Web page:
COVID-19 Vaccine Frequently Asked Questions

How do vaccines work?
Vaccines trigger the body’s natural response to fight illnesses.  Vaccines work by training the immune system to be ready to recognize viruses or bacteria when they enter the body. Then, if a person is exposed to that virus or bacteria, their immune system knows how to respond. The COVID-19 vaccines protect people from getting seriously ill and requiring hospitalization. If a vaccinated person gets COVID-19, they usually have mild symptoms.

Are the COVID-19 vaccines safe?
Yes. The Federal Drug and Administration (FDA) works to make sure that all vaccines are as safe as possible through careful testing. Although COVID-19 vaccines are new, the process for ensuring vaccine safety is not new. All vaccines must meet strict safety standards before being released to the public. Many thousands of adults of different ages and races volunteered for clinical trials to test the COVID-19 vaccines, and over 220 million Americans are fully vaccinated. The FDA and others continue to track side effects and watch for any safety concerns.

What COVID-19 vaccines are available?
The FDA has given full approval for the Pfizer-BioNTech vaccine for people 12 years and older and the Moderna vaccine for people 18 years and older. Children 6 months and older can get the Moderna and Pfizer-BioNTech vaccines under emergency use authorization.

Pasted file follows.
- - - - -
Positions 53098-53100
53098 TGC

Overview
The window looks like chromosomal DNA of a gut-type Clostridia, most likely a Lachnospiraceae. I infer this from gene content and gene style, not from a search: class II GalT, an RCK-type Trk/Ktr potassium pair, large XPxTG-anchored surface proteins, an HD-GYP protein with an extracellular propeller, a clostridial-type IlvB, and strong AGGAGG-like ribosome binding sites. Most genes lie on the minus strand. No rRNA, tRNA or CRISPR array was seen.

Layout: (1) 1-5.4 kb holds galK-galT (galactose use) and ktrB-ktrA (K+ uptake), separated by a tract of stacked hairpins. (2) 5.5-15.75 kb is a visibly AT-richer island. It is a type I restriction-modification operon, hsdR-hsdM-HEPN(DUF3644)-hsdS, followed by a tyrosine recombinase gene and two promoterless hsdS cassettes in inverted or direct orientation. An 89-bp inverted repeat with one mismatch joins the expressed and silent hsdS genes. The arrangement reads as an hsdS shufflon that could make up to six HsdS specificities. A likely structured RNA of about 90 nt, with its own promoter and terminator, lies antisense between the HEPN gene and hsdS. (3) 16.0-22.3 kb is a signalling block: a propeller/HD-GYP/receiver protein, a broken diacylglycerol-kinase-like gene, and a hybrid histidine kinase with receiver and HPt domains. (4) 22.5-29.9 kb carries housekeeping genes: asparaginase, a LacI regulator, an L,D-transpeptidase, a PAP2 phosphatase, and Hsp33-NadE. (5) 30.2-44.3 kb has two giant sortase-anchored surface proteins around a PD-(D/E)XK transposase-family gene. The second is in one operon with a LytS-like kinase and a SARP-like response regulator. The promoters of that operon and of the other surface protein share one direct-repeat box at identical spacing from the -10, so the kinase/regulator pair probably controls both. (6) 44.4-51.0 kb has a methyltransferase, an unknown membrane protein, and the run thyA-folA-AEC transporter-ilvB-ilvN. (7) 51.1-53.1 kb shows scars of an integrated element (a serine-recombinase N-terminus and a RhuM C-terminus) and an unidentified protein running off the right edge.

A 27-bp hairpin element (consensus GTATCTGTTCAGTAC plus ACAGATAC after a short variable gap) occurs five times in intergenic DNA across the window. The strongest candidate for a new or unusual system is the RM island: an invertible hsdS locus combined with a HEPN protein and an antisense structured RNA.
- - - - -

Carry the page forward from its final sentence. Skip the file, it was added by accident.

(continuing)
In most situations, the two dose Pfizer-BioNTech or Moderna mRNA vaccines are preferred over the single dose Johnson & Johnson COVID-19 vaccine.

Novavax is the most recent COVID-19 vaccine to get FDA emergency use authorization. People 18 years and older can get two doses of Novavax spaced three weeks apart as a primary series. Novavax offers another option for people who have not gotten their COVID-19 vaccine yet.


Are the COVID-19 vaccines effective against the Omicron variants?
Yes. Omicron variants spread easily and breakthrough cases occur.  However, vaccines continue to protect people from becoming very sick, being hospitalized, or dying from COVID-19. The virus may change again over time creating new variants, and scientists will continue to monitor and study these variants. Despite the variants, getting vaccinated is still the best strategy against COVID-19.


What’s in the COVID-19 vaccines?
The Moderna and Pfizer-BioNTech vaccines have mRNA, genetic material that our cells use to make spike proteins. Then our bodies respond by making antibodies. The mRNA COVID-19 vaccines do not have preservatives, which is why they must stay frozen until they are ready to use. The Johnson & Johnson vaccine has a modified adenovirus that delivers instructions for the body to make antibodies. Novavax is a protein-based vaccine. Novavax stimulates an immune response using a technique that is well-known and established. It is similar to other common vaccines you may have had such as seasonal flu, pertussis, and hepatitis B.  Vaccines may also have lipids, salts, sugars, acids, and acid stabilizers to help keep them stable to deliver the active ingredients. Vaccines do not contain ingredients that are poisonous or harmful.